"Is California's new "Affirmative Consent" law really that bad?"
That was my initial reaction to California's new law requiring all colleges that receive state funds to adopt an "affirmative consent" standard for all student disciplinary cases involving sexual assault charges.
After reading a slew of conservative concerns about the policy over the past week, I'm still not worked about it.
For starters, I still haven't read about a single actual case that makes me sympathize with the accused. Heather Mac Donald's John Doe comes the closest here, but that case doesn't even involve affirmative consent (the college found that the victim was drunk and therefore unable to give any consent, affirmative or otherwise). More importantly, I am just unable to shed any tears for those who runs afoul of campus authorities over their drunken hook up shenanigans. Colleges should have every right to punish boorish behavior, and John Doe's definitely was.
Ross Douthat advances a subtler critique, worrying that while the law will do nothing to encourage better male behavior it will somehow "lock in" a "kind of toxic misogyny" that conservatives should be more concerned about.
As I admitted earlier, I am highly skeptical of the law's ability to change how males on college campuses behave, but unlike Douthat, I believe that door swings both ways. To the extent their is a "twisted macho transgressiveness that exists in permanent symbiosis" with politically correct attempts to manage it, I doubt this law will change much of anything, much less "lock in" any particular culture.
So how should conservatives respond to the campus hook up culture? I think Douthat already identified the ideal conservative policy response in his earlier post on the liberal case for affirmative consent laws: lower the drinking age from 21 to 18. Douthat writes:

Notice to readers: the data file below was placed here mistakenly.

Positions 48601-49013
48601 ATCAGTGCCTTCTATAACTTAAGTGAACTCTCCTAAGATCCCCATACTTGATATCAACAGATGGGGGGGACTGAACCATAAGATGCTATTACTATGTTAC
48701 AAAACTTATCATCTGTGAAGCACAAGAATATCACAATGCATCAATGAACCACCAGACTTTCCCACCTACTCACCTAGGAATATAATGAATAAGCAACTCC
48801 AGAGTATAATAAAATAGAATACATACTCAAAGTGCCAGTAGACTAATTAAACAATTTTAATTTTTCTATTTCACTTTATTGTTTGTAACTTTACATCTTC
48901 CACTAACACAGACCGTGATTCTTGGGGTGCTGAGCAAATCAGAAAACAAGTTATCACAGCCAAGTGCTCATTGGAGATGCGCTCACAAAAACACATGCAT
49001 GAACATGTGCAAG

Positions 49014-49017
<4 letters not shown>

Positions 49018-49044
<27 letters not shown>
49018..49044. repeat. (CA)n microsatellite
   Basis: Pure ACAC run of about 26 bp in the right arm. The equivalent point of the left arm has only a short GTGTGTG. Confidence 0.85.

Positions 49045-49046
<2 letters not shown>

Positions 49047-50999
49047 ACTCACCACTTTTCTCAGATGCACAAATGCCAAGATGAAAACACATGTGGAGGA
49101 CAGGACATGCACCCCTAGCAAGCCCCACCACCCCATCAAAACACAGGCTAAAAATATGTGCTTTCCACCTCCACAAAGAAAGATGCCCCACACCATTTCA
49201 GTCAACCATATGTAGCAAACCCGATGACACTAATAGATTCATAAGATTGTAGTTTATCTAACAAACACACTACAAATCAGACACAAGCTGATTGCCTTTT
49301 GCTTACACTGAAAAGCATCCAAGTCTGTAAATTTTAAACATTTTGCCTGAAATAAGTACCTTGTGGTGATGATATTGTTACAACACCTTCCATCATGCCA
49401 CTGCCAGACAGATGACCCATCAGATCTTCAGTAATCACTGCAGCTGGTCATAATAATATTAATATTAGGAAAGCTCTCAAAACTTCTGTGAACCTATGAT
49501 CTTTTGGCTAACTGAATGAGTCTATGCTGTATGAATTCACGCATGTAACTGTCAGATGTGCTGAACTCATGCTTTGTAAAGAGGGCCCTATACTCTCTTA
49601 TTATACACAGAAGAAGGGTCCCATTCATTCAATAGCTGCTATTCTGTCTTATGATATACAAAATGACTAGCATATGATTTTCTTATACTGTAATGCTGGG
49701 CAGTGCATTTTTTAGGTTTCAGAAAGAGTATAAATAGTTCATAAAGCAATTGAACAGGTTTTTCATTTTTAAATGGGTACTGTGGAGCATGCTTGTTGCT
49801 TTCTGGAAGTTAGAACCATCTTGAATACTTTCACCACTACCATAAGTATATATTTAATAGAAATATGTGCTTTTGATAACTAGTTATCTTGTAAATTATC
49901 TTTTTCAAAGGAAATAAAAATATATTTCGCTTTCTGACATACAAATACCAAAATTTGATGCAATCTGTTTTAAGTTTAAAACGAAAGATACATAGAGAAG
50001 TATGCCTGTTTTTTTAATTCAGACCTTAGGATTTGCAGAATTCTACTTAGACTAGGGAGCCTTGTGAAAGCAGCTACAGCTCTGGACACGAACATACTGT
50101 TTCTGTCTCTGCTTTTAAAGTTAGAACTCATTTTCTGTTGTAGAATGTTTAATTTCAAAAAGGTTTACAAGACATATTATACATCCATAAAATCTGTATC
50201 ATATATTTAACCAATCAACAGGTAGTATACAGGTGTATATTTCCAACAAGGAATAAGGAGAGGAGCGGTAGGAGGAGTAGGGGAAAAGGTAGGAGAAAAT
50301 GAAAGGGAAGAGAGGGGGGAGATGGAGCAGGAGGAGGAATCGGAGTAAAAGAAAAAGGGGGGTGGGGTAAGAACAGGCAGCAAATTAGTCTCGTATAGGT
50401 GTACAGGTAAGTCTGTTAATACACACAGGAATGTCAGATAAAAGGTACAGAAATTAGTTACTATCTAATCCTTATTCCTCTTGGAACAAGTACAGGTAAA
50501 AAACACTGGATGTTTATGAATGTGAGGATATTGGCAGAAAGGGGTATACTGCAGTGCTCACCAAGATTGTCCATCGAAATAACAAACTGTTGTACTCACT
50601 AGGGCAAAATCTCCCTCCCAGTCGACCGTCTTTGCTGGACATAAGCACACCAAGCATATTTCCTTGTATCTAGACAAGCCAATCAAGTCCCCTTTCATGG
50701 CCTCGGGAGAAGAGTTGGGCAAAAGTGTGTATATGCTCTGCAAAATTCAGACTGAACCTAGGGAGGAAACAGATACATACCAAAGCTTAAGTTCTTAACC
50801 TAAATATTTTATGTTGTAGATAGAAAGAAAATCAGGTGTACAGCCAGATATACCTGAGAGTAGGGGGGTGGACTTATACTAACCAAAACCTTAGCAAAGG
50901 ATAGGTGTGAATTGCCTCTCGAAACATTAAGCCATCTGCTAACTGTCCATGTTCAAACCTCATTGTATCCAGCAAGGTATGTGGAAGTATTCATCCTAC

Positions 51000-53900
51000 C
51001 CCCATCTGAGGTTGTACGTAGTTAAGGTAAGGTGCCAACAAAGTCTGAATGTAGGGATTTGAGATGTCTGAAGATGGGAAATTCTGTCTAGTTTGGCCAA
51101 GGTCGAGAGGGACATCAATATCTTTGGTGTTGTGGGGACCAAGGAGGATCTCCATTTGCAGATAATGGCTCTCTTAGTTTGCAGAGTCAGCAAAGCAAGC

The key problem in college sexual culture right now isn’t drinking per se; it’s blackout drinking, which follows from binge drinking, which is more likely to happen when a drinking culture is driven underground.
Undoing the federal government’s Reagan-era imposition of a higher drinking age is probably too counterintuitive for lawmakers to contemplate. And obviously it wouldn’t eliminate the lure of the keg stand or tame the recklessness of youth. But it would create an opportunity for a healthier approach to alcohol consumption — more social and relaxed, less frantic and performative — to take root in collegiate culture once again.
Just to add some purely anecdotal evidence to Douthat's case, I rushed a fraternity my sophomore year on campus for the explicit purpose of gaining access to alcohol and I disaffiliated from the same fraternity shortly after I turned 21. On a related note, my weekly alcohol consumption actually fell after I was legally allowed to buy a drink.
Perhaps, instead of freaking out about government invading our bedrooms, we could work with liberals to shrink government, lower alcohol abuse, and fight sexual assault.